Caldor Fire update: affected areas and evacuation map
Wildfires continue to threaten the west coast of the United States with strong winds spreading the blaze to Lake Tahoe and spurring widespread evacuations.
The Caldor Fire continues to force California residents to evacuate from swathes of the state as firefighters look to defend Lake Tahoe from the wildfire. On Tuesday it was announced that the southern end of the alpine resort was being evacuated with other regions across the state line in Nevada being put on notice.
Lake Tahoe usually enjoys a busy summer season but the rapid growth of the Caldor Fire forced tourists and residents to flee on Monday, leaving highways gridlocked and streets deserted. The blaze is currently restricted to El Dorado and Amador counties but there is concern that the current conditions could exacerbate the threat.
NBC Bay Area report that the fire was pushed along by strong winds to cross two major highways and cascade down wooden slopes and into the Tahoe Basin. On Monday evening the Christmas Valley area was under threat and firefighters were dispatched to protect the area, which is just ten miles from the city of South Lake Tahoe.
Details of the latest position of the Caldor Fire are available on the Caldor Fire Structure Status Map, produced by the California Fire Department.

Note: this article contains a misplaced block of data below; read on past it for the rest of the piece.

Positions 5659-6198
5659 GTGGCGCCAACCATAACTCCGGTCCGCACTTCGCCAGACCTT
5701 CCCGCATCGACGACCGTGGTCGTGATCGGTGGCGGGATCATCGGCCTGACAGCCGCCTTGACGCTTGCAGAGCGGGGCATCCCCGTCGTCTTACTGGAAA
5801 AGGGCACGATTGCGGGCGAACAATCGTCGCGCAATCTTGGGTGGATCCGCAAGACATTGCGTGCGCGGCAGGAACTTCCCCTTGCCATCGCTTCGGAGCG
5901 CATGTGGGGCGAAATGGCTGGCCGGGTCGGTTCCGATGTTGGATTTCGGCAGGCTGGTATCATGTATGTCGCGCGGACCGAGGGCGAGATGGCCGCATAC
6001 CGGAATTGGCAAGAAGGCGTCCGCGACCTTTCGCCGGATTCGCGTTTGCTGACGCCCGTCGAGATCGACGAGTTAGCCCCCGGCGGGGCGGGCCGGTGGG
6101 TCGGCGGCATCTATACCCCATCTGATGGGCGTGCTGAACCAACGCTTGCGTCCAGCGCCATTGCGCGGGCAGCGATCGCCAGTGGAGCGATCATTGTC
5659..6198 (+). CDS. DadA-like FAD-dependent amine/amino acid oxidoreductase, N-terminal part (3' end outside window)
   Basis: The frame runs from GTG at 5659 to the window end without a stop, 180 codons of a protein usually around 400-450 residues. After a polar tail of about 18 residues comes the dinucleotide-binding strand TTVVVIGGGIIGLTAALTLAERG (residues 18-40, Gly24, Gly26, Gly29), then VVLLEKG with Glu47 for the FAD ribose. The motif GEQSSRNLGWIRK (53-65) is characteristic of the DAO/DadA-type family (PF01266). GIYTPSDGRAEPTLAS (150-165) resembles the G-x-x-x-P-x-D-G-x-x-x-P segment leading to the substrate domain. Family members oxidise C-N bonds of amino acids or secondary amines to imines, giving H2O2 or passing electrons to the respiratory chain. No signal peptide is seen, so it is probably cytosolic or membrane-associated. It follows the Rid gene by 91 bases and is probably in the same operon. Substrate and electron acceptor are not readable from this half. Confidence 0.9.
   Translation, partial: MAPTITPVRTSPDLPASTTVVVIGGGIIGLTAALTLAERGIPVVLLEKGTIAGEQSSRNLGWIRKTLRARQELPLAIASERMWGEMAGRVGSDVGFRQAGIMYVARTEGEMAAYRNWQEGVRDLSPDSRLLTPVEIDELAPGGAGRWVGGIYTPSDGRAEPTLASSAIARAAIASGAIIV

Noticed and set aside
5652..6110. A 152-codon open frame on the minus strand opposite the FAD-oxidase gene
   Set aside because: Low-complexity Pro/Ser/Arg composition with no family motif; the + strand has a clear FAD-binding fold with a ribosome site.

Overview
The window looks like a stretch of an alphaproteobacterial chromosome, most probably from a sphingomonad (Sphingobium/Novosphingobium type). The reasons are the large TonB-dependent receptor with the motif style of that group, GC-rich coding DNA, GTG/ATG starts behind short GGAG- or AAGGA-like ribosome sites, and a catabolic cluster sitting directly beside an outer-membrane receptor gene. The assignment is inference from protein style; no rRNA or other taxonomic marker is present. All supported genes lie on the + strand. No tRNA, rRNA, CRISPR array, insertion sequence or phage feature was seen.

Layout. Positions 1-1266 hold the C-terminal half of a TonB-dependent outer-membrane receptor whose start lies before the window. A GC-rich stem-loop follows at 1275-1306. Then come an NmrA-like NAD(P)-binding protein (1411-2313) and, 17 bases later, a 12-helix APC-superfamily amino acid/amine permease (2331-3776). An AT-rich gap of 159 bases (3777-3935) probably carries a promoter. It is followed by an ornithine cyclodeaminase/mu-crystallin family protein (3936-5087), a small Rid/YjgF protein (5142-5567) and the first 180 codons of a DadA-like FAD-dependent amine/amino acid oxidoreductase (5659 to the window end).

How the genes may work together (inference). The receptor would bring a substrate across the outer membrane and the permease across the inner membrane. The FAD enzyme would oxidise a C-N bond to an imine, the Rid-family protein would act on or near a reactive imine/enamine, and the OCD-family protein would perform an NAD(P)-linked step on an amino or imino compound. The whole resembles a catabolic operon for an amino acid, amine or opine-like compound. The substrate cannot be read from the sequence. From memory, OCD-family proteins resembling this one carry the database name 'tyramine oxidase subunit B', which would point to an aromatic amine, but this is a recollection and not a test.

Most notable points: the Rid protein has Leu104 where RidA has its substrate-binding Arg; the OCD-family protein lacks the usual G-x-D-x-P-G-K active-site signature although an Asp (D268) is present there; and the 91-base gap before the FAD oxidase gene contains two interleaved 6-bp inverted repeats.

El Dorado county officials have made an Evacuation Map which shows the affected areas, as well as information about shelter locations and road closures in the area.
Wildfires continue to threaten West Coast
In California, officials representing both Carson City and Douglas County confirmed that community evacuations shelters were at capacity as of Tuesday. Additional sites have been opened in a Carson City park, the Reno Sparks Convention Center, a rodeo event venue in Dayton and Layton County fairgrounds, Yerington.
However despite the best efforts of all involved there is a real concern that the staggering frequency and severity of wildfires this year may soon exhaust local authorities. California in particular has been a hotspot of some of the most dangerous blazes and scientists warn that it will become an increasingly large problem as climate change brings about more extreme heat waves.
Currently Caldor covers over 190,000 acres of land and has been burning for 17 days across the Golden State. Most worryingly CalFire officials say that it is just 16% contained, leaving the possibility that it could spread to other regions if the current conditions persist.
The Dixie Fire, the biggest single-origin wildfire in the state’s history, is still raging in northern California and has so far crossed five counties. It has burned through more than 770,000 acres along the west coast and is still only 48% contained as firefighter’s battle against numerous outbreaks.